A recent spate of attacks in South Darfur State seems to constitute a new military offensive by the Sudanese government and puts the lives of tens of thousands of people at risk, regional analysts have warned.
"A lot of attacks have been taking place in a very short time," a source in the region - who requested anonymity - said. "What seems to be happening is a coordinated offensive of the Sudanese armed forces, the Janjawid militia and PDF [Popular Defence Force, local militia] to retake Gereida [a town 110 km southeast of South Darfur's capital, Nyala]."
On Monday, the government used an Antonov plane and two helicopter gunships during a major attack on the rebel-controlled village of Joghana, southeast of Gereida, the international watchdog, Human Rights Watch (HRW), reported on Thursday.
People who fled the town said the Antonov dropped bombs that killed civilians, but the numbers of the dead and injured could not be verified. According to a United Nations source, the estimated 10,000 village residents and 20,000 internally displaced persons who had found refuge in Joghana seemed to have fled the violence, but their whereabouts remained unclear for the moment.
The previous day, PDF forces had attacked Dito, a rebel-controlled town north of Gereida. A regional analyst had also received reports of skirmishes around the rebel-held villages of Ladab and Rijella to the northeast of Gereida. On Tuesday, local rebel commanders requested aid workers to leave the villages to avoid being caught in the crossfire.
"If the Sudanese government continues this offensive then Gereida is likely to be the next target," said Peter Takirambudde, HRW's Africa director. "Civilians there, particularly those who share the ethnicity of the rebel groups, could be in grave danger."
The Gereida area has long been a flashpoint, setting the government-allied Janjawid militia and the Sudanese military against the rebel Sudan Liberation Army (SLA) and the Justice and Equality Movement (JEM). All parties have contributed to ethnic polarisation and massive civilian displacement in the area.
The Sudanese government reportedly armed the Fallata ethnic community and other Arab militia to fight the Massalit community, who are accused of supporting the SLA. The rebel movement, too, has violated the ceasefire, having moved troops into Gereida in March 2005, despite a November 2004 agreement to demilitarise the town.
Col Mubarrak Hamed Ali, the SLA commander in Gereida, said as long as the Sudanese government was making no effort to disarm the Janjawid and continued to arm militia and instigate attacks, the SLA could not be asked to stop protecting their people.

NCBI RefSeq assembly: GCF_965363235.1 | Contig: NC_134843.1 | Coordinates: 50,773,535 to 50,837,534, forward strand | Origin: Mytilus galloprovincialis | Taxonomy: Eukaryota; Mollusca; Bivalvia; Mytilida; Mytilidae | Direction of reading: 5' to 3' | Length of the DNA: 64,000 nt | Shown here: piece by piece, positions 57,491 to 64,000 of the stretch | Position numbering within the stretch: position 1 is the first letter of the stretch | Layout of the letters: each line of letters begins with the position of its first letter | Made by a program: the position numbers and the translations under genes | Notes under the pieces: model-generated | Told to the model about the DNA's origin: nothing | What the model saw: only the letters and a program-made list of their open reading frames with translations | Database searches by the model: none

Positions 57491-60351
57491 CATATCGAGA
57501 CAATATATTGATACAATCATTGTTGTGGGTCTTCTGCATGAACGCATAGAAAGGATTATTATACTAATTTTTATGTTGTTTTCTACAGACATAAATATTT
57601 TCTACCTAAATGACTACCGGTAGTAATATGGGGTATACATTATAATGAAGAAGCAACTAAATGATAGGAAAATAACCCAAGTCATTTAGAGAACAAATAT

"We are here to protect the citizens, on the invitation of the people of Gereida," he said. "Without the SLA, Gereida would already have been turned into ashes."
Gereida's strategic location, on the main road from Nyala south to Buram, has made it and surrounding villages a focal point for armed clashes over the past six months. Since November 2005, government-backed militias have attacked dozens of villages around Gereida in which thousands of people have been displaced and lost their remaining livestock and other property. Rebel forces have reportedly attacked other villages in the area in reprisal raids.
Since December 2005, the African Union (AU) peacekeepers in Gereida have reported a massive influx of pro-government militia around the town, and by early March 2006, at least 60 villages around Gereida had suffered attacks.
Lt-Col Barukinamwo Canisius, AU commander in Gereida, said that the area had experienced sustained Janjawid attacks since December, resulting in the killing of 300 members of the Massalit.
In November 2005, the International Committee of the Red Cross, which coordinates relief efforts in the area, announced that fighting between 6 and 15 November had displaced 15,000 people, bringing the total number of displaced persons in Gereida to 65,000.
By early February, the figure had risen to 80,000. In March, the AU announced that Gereida was home to nearly 90,000 internally displaced people, one of the largest concentrations in Darfur.
This article was produced by IRIN News while it was part of the United Nations Office for the Coordination of Humanitarian Affairs. Please send queries on copyright or liability to the UN. For more information: https://shop.un.org/rights-permissions
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